The phenomenon of mosaicism may occur in the following way:
For an individual with no known family history of neurofibromatosis type 2, the occurrence of one or more of the following features confirms a diagnosis of the condition:
For an individual with a positive family history of neurofibromatosis type 2, a clinical diagnosis is established by the presence of any one of the following:
A detailed review of an individual’s medical and family history is important in diagnosing neurofibromatosis type 2. A doctor or genetic counselor may construct a pedigree, or a multi-generation family tree, that indicates which members of the family have developed clinical manifestations of neurofibromatosis type 2, such as vestibular schwannomas or cataracts. If the pattern of clinical features is suggestive of neurofibromatosis type 2, the physician or counselor may recommend that genetic testing be performed.
In order to confirm on a molecular level that an individual has neurofibromatosis type 2, he or she can undergo genetic testing:
It is estimated that about 93 percent of individuals with familial neurofibromatosis type 2 will have a mutation involving NF2. In patients with no family history of neurofibromatosis type 2, the mutation detection rate drops to 60 to 75 percent. This is because some of these patients may be mosaic and not have an identifiable alteration of NF2 in their blood cells. Therefore, the failure to identify an alteration in the NF2 gene does not exclude a clinical diagnosis of neurofibromatosis type 2.
NF2 genetic test results can also provide important information for other family members. If a mutation responsible for neurofibromatosis type 2 syndrome is identified, at-risk relatives (first or second degree relatives) can be tested for the same genetic alteration. Individuals with a mutated NF2 gene typically show symptoms of neurofibromatosis type 2 by early adulthood, so genetic testing would be most informative for younger relatives.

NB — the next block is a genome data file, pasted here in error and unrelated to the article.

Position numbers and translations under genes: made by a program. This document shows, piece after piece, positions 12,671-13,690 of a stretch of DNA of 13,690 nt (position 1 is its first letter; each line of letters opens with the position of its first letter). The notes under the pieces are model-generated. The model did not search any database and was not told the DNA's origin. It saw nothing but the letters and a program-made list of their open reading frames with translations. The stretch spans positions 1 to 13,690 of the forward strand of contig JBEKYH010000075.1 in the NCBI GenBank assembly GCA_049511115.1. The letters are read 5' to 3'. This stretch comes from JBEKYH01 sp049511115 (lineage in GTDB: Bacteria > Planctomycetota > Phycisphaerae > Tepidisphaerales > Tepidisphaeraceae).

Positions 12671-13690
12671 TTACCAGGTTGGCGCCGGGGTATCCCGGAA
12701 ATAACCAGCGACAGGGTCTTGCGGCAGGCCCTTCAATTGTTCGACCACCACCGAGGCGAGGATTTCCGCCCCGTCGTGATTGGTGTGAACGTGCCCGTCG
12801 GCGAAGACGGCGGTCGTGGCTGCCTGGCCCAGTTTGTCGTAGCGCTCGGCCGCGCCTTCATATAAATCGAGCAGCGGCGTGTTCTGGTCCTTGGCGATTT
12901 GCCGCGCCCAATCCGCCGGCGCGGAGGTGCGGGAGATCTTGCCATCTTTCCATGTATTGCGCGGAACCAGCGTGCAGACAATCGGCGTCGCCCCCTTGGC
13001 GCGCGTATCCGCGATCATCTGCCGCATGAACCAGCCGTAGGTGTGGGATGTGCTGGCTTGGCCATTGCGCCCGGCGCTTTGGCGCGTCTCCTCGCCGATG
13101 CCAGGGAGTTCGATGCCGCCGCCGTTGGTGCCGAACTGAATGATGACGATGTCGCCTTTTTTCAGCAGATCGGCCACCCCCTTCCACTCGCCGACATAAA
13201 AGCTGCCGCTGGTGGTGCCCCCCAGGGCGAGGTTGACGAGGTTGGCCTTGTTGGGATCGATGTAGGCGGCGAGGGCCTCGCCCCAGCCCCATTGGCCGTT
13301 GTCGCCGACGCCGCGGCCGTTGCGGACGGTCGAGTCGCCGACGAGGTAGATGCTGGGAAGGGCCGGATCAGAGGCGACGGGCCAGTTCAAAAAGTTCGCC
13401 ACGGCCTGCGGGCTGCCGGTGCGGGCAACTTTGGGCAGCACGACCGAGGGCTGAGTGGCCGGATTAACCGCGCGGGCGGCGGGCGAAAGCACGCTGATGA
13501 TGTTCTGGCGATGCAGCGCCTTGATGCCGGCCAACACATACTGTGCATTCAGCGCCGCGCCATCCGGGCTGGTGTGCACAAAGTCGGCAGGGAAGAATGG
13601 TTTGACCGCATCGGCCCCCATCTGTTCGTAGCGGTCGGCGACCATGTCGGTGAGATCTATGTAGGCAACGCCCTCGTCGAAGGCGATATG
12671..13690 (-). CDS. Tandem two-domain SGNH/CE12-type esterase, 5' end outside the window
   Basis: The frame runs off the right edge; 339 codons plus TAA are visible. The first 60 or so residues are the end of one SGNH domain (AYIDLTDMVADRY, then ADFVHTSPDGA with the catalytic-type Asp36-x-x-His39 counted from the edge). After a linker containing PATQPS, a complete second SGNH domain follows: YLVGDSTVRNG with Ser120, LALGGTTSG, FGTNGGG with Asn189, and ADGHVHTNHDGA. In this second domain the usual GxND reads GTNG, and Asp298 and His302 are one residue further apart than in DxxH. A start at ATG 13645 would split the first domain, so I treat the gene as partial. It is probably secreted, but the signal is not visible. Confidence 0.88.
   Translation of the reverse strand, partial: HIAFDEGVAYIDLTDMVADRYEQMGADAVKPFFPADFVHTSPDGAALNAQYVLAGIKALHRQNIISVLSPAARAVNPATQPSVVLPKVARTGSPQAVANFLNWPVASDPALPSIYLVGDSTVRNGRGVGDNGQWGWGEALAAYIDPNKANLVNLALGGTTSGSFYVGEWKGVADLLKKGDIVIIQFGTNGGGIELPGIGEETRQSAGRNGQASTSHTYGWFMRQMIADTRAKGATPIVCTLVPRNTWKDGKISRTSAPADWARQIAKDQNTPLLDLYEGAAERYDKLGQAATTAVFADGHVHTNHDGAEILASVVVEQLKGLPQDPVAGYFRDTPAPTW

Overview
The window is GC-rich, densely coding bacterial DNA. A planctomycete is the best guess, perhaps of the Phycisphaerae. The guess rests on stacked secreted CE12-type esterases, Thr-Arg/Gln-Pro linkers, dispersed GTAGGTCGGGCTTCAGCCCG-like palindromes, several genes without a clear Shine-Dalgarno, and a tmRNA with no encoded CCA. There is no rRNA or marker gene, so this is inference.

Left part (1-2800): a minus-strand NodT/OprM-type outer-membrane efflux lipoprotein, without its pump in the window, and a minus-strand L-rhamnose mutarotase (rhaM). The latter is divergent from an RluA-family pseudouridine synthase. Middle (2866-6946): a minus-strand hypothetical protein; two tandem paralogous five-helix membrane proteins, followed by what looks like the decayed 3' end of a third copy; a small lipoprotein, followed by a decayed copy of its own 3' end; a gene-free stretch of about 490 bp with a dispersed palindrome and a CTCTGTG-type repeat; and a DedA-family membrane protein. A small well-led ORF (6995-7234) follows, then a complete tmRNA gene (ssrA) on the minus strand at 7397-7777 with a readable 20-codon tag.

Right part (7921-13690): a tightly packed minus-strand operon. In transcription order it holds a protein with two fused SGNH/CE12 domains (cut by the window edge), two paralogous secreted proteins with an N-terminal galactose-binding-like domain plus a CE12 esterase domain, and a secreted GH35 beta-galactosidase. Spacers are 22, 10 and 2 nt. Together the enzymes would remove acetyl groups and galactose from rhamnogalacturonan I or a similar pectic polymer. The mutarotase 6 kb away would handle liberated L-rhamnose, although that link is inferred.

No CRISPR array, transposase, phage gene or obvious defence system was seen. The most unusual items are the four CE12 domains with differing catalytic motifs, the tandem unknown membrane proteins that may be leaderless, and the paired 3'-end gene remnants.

A person with neurofibromatosis type 2 who does not wish to pass this disorder on to future children has several options, including:
Before one can proceed with prenatal testing or PGD, an NF2 mutation must be identified in a parent with neurofibromatosis type 2.
Individuals with neurofibromatosis type 2 typically develop tumors along nerves in the brain, spinal cord, and other parts of the body. Often, these tumors must be removed to prevent serious medical problems, but they are usually benign (non-cancerous). In some cases, these tumors undergo malignant changes and behave like cancers, but the overall rate of malignant transformation is low.
While the tumors associated with NF2 are almost always benign, they should be followed closely or treated as their growth can cause other problems. For example, vestibular schwannomas may lead to hearing loss, and certain central nervous system tumors cause paralysis. Furthermore, it is important to monitor schwannomas for signs of growth, change or pain, which can rarely indicate malignant transformation.
Individiuals with neurofibromatosis type 2 should be screened regularly for these issues through:
Adults and children who have neurofibromatosis type 2 or who would like more information about neurofibromatosis type 2 may contact the Medical Genetics Team at The Hospital of the University of Pennsylvania at 215-662-4740. Appointments can also be requested online or by calling 1-800-789-PENN (7366).
213 S. Wheaton Ave.
Wheaton, IL 60187
The Children's Tumor Foundation
95 Pine Street, 16th Floor
New York, N.Y. 10005
Telephone: (212) 344-6633 or Toll Free at 1-800-323-7938
Fax: (212) 747-0004
National Library of Medicine Genetics Home Reference- NF2
Gene Reviews- NF2
Written by: Sarah Thornton, MS
Reviewed by: Kim Nichols, MD, Kristin Zelley, MS
Date: September 2012